Mixed Nuts

There’s an article I read a while back that I can’t seem to locate again. It was an absolutely gorgeous and off-the-hook rant by a gay guy who was sick to death of all the flaming faggots on Grindr, Craigslist, and OKCupid who can’t stop talking about how masculine they are. I’ve addressed this topic before. The term “straight-acting” needs to be hit on the head with a shovel and thrown into an unmarked grave. Please stop defining yourself in terms of what you aren’t. Just stop. And anyway, why is that all that unique? I probably know more straight musical theater queens than gay musical theater queens, and believe me, I know a lot of musical theater queens. If you were really straight-acting, you wouldn’t be hyper-masculine, but somewhat masculine with a few feminine traits thrown in. Because that’s how straight guys are.

Hate the show, but I will concede that some of the cast members were/are quite talented.

Hate the show, but I will concede that some of the cast members were/are quite talented.

I think what really drives me nuts about the whole thing is how selective supposedly “straight-acting” gay guys are. They might wear stylish underwear, use product on their hair, and hang out almost exclusively with other gay guys (with a couple of token straight men thrown in for balance) and still talk about how they’re “not like those other gays”. Because as long as there is one stereotype that you don’t conform to, you can’t be stereotypical, right? Honestly, I don’t get it. If people don’t know you’re gay until you tell them, does that make you less gay than all those other gays? It’s gotten so prevalent that any day now, I expect to hear somebody say, “I love fashion and Glee. I’m totally not like all those other gays!”

In case it’s not obvious, online dating is getting to me. Really, really, really getting to me. On the plus side, it has provided me with some killer masturbatory fodder.

I try to resist the urge to be a troll, believe it or not, but sometimes, my mouth gets the better of me. People tell me they admire me for speaking my mind, but the thing nobody tells you about that is that speaking your mind, admirable or not, can really get you in trouble sometimes. And sometimes, it’s not even that admirable. I don’t know what I’m accomplishing by messaging random guys on online dating sites to let them know I find their profiles obnoxious. Seriously, why would anyone do that except to be an asshole? It’s not like they’re going to stop being an asshole just because I told them they’re being an asshole. (Who am I to judge other people’s assholery, you ask? Why, I’m the Robot King, the biggest asshole of them all.)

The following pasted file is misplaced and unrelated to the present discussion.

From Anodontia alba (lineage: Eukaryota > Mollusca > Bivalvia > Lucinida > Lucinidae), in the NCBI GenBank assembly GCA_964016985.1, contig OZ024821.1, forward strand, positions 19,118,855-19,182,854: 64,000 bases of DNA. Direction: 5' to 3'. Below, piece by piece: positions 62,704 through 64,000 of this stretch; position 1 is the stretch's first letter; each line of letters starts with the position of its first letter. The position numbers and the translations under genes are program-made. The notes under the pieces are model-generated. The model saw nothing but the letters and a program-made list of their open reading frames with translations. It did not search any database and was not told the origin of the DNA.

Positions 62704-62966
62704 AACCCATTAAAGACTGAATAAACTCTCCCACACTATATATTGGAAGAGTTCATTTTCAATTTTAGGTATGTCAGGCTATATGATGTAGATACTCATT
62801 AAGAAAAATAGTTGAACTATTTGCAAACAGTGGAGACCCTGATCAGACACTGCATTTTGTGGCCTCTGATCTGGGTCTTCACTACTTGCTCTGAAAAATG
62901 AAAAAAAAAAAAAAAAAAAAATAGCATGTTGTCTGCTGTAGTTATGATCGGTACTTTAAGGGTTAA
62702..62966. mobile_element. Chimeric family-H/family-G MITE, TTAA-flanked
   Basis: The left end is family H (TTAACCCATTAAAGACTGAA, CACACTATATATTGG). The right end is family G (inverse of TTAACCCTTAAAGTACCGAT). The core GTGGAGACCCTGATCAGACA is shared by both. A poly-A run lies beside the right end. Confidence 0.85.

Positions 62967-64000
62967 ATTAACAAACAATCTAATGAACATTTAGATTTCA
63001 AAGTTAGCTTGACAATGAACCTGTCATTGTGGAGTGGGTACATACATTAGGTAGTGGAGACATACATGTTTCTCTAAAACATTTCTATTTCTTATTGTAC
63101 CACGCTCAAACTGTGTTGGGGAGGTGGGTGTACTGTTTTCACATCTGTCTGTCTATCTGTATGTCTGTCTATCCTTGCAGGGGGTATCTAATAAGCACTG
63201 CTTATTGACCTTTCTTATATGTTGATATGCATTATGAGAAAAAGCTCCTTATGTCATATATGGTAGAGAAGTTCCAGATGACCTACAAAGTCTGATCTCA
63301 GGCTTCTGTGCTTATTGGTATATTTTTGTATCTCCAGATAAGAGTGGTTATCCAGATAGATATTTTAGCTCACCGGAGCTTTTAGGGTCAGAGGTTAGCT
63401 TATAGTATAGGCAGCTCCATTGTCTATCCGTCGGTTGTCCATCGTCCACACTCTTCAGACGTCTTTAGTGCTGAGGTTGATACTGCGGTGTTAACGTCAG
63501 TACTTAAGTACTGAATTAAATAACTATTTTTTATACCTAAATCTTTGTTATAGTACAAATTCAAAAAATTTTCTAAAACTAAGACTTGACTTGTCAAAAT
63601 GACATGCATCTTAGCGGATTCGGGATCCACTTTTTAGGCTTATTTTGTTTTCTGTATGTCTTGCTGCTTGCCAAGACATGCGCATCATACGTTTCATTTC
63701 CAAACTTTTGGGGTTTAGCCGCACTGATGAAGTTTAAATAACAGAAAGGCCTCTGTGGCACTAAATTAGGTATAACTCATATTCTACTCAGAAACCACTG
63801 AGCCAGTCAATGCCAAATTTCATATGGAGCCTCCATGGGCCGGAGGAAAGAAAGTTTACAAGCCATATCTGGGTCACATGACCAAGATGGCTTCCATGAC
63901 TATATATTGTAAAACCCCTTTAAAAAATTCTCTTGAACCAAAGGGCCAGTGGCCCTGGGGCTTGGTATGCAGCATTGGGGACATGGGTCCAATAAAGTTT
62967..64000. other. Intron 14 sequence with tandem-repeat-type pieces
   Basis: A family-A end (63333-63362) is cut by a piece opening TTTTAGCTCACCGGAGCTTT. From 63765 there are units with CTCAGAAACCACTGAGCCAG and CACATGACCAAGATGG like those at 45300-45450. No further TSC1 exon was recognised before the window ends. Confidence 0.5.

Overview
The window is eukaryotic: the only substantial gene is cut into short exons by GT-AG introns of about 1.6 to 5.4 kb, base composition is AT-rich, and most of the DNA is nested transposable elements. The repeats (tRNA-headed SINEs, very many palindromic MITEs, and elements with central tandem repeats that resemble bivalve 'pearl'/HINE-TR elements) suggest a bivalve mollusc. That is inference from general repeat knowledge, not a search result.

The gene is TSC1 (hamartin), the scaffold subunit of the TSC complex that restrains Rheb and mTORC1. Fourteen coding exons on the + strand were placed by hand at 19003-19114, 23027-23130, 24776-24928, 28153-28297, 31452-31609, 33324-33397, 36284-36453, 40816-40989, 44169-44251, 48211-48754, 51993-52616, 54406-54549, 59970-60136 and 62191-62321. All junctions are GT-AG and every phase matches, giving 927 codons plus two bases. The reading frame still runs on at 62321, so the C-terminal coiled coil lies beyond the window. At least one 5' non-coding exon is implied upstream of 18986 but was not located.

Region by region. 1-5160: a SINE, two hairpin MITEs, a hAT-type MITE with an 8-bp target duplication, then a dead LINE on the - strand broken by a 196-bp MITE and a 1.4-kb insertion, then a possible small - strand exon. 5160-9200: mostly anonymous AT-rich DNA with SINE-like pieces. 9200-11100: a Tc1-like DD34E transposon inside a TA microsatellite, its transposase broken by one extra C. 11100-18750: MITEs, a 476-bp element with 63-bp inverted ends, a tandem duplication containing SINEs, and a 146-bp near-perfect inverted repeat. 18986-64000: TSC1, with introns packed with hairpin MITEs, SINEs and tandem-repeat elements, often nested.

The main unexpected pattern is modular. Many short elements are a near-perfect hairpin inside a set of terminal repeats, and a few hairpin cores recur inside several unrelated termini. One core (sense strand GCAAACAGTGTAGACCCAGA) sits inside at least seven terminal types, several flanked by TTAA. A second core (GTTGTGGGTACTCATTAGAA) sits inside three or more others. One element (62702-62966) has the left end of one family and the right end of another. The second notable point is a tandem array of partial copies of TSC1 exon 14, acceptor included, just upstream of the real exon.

There was a time when I might have gotten a little thrill out of people telling me, “Wow, you’re gay? I had no idea!” But I grew out of that a long, long time ago, and even then, it wasn’t really the core of my identity. I do generally prefer the conventionally masculine men to femme ones, but that’s a preference, not a hard and fast rule, and trust me, there are a LOT of exceptions. Essentially, people want to have it both ways. They want to believe that there is something different and special about them, but they still want to feel like they’re just one of the guys. But you aren’t straight, dude. You may act straight, but some straight guys aren’t straight-acting, which is part of the reason that word is so poisonous. It feeds into an ideal that the reality can never possibly match. You can always be just a little more masculine, can’t you? And really, what is gayer than a man working overtime to affirm his masculinity?

Ian McKellen was right when he said that there are good gays and bad gays. Of course, he wasn’t the first person to say that, but the whole “We’re not so different” thing doesn’t ever get old, does it? The one thing that online dating has caused me to contemplate is just how many of these people I know in real life. Being the introverted misanthrope that I am, I don’t generally go out of my way to learn about the lives of my coworkers, colleagues, friends, family members, sex partners, or anyone who isn’t me. So it’s possible that I knew a lot of people like the morons I run into on the internet when I was in college or high school. Then again, it’s possible that I didn’t. I didn’t hang out in a lot of the popular hangout spots when I was in college. I didn’t join any fraternities. So maybe I actually did manage to avoid a lot of the douchebags. (Not that all frat boys are dbags, just a lot of them. The ones I knew were generally okay.)

I don’t understand this obsession with coming out. You do it once, and then you move on. Yes, Harvey Milk did say that the most important thing any queer person could do was come out, but it’s really the context that matters, isn’t it? You’re not doing it so you can admire everyone’s surprised faces and you aren’t doing it so that you can keep declaring your sexuality over and over again every day of your life, but so that people can see you as a normal individual and not some alien freak. Don’t play it up, don’t play it down, just play it. And with that out of the way, I think I’ll take a few days off of blogging. Enjoy this funny video. If you’re a D&D geek like me, it should be right up your alley. Just don’t get me started on bottom shame.

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